These cars were fairly cheap and I bought a bunch, thinking that even if the paint schemes were poorly done or inaccurate, I could always repaint and re-letter them for other purposes. As it happens, the two larger-size cars did not even come with any of the smaller lettering for capacity and other specifics, typical of tank cars, and so would need additional decals even if the paint schemes were used as-is. But one of the 8000-gallon cars seemed like it could be used as it was supplied, a Celanese Chemical car.
For those who may not remember or never saw these models, here is a photo of the kind of minimal box in which they were delivered.
Examining the model out of the box, it was immediately evident that a narrow, near-scale-width coupler platform was provided, which naturally suggested use of the Kadee #78 couplers in assembled form. Sure enough, with a small amount of filing to enlarge the end-sill opening slightly, those couplers did fit all right. Here is how they looked when installed. Also note here that the car was manufactured as an all-green car, but in fact the Celanese cars had black underframes. This was corrected later.
Though not too evident in the photo above, the trucks had very shiny silver wheels, which have to be fixed. The outer surface of freight car wheels were incredibly heavily coated with a crust of dirt and journal oil, and should be a dark gray (as I explained and illustrated in a previous post, at: http://modelingthesp.blogspot.com/2012/12/rust.html ). I usually paint them Floquil Grimy Black, which is what I applied to this car.
Incidentally, the system of truck attachment supplied with most brass freight cars, involving shouldered screws and springs, is fine in concept, but in almost all cases the springs are much too long and exert almost enough pressure to prevent truck rotation. This is just asking for derailments in operation. My solution is to cut the spring height in half, which retains some spring pressure but reduces it to a useable minimum.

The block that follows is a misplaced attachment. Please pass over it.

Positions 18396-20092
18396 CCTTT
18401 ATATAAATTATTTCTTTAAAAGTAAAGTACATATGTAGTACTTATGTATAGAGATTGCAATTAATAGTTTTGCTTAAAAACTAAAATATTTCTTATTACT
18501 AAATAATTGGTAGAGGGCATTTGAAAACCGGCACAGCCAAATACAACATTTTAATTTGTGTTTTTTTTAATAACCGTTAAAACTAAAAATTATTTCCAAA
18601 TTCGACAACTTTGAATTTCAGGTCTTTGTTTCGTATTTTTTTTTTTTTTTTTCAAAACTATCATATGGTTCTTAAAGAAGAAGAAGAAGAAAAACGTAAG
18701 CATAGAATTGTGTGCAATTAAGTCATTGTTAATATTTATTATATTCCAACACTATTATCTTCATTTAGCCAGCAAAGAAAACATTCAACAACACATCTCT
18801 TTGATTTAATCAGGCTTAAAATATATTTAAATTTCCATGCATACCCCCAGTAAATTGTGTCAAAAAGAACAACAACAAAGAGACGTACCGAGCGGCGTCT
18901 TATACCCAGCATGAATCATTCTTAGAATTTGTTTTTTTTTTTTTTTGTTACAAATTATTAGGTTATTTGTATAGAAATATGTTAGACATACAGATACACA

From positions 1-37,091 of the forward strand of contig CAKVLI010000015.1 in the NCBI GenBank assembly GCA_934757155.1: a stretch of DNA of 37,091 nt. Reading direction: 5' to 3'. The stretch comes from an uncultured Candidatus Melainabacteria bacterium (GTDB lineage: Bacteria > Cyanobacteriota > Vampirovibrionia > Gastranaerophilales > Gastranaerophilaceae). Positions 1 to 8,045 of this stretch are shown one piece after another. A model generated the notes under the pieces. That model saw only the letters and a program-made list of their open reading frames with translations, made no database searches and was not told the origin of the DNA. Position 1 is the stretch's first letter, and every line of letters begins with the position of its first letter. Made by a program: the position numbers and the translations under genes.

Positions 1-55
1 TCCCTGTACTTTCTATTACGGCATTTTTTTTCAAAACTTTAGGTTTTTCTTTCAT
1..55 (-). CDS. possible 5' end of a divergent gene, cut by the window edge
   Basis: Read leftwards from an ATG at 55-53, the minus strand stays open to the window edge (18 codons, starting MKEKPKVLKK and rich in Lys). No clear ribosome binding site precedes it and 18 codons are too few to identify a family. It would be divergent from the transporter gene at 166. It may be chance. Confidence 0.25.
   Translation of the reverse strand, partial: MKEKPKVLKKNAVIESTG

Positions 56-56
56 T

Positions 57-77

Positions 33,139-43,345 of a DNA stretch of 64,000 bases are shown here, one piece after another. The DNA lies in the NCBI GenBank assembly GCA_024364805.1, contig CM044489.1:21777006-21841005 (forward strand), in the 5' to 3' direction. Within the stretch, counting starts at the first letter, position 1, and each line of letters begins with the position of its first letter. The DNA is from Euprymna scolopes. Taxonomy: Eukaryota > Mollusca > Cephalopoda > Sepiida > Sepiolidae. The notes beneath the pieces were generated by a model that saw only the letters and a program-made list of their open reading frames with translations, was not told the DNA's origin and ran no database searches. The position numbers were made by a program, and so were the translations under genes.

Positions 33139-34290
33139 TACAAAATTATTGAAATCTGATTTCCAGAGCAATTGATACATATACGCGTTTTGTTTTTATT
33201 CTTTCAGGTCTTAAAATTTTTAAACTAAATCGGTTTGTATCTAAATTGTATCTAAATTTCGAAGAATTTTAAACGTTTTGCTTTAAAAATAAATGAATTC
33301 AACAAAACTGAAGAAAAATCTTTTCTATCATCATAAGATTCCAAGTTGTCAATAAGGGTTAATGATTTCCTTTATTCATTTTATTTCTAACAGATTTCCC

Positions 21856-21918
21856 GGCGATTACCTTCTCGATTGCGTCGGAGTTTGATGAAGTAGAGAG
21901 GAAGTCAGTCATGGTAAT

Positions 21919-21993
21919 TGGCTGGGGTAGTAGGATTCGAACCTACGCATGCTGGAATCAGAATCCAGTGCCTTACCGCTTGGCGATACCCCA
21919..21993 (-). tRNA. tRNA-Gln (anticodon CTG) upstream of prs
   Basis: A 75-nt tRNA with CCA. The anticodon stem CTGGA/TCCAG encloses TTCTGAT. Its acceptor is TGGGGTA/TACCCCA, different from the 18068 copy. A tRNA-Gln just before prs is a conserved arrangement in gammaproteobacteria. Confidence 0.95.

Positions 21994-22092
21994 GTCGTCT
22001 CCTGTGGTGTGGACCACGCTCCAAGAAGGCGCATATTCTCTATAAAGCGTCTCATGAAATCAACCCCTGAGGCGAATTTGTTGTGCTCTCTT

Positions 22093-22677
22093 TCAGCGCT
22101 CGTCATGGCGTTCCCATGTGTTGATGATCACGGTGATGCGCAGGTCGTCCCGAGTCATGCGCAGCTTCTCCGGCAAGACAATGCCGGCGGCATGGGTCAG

This particular Precision Scale car came with some decals applied, others in a bag with the model. My next step was to complete the decal lettering. The photo shows the car number decal getting a final adjustment. You can also see here that the shiny wheels have been painted.
The last of the model work was attaching the ladders, which were provided separately in the box for this model. I fitted them in place with CA. Then the underframe was hand-painted with the same Grimy Black as the wheel faces.
The model was quite glossy out of the box. I oversprayed it with Dullcote to permit weathering. My acrylic wash method is water-based, so it’s essential that the washes will “wet” the surface, rather than bead up on the glossy finish. (My method is briefly summarized in the clinic handout by Richard Hendrickson and me, available on Google Drive via this link: http://modelingthesp.blogspot.com/2011/10/weathering-clinic-handout.html .)
The last steps were to add placards and route cards to the car, and a final protective overspray of Dullcote. (I used a “Dangerous” placard on this car. Such placards in model form were described in a previous post, at: http://modelingthesp.blogspot.com/2012/12/tank-car-placards-more-on-modeling.html .) The Dullcote corrects any residual glossiness of the acrylic weathering, and more importantly, protects against scratching the acrylic film when handling a car.
This PSC tank car makes a nice addition to my fleet of cars carrying chemicals to and from the chemical industry on my layout, and illustrates the kinds of simple steps needed to make such a brass freight car ready to operate.